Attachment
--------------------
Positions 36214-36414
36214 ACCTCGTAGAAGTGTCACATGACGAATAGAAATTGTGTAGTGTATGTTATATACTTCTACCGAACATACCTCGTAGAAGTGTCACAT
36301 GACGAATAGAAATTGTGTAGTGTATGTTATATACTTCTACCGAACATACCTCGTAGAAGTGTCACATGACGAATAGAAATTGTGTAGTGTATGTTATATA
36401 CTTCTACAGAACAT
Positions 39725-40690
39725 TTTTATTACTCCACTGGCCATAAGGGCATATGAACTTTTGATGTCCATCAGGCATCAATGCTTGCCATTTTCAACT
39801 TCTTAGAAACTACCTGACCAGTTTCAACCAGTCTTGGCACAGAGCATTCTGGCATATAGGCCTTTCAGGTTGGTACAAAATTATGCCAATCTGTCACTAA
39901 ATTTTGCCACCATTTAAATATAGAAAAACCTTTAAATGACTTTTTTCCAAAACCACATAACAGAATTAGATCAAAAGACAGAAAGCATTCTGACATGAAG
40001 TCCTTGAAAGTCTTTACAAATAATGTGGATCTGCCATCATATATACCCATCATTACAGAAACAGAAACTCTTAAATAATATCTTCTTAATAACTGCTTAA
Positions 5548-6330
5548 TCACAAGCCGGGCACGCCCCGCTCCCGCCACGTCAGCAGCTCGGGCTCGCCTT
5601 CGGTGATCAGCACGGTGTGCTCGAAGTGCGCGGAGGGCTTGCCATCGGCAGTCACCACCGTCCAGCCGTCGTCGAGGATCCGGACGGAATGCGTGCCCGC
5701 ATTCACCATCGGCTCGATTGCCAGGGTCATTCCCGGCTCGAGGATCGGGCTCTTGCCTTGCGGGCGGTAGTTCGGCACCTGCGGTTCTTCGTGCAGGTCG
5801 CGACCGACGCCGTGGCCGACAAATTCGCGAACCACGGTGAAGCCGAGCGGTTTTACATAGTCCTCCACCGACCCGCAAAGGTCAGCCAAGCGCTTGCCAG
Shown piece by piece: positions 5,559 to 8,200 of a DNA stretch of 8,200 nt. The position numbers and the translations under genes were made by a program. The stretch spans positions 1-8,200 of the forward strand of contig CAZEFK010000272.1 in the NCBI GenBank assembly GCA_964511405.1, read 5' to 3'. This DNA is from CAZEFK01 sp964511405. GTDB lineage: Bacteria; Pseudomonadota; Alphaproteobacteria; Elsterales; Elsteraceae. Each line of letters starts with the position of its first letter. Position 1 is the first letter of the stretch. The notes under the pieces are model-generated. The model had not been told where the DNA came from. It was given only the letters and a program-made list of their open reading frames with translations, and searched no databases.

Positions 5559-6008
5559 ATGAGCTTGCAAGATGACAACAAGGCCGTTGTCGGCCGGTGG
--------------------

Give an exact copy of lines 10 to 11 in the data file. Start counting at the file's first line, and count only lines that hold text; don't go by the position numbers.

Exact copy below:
Positions 5548-6330
5548 TCACAAGCCGGGCACGCCCCGCTCCCGCCACGTCAGCAGCTCGGGCTCGCCTT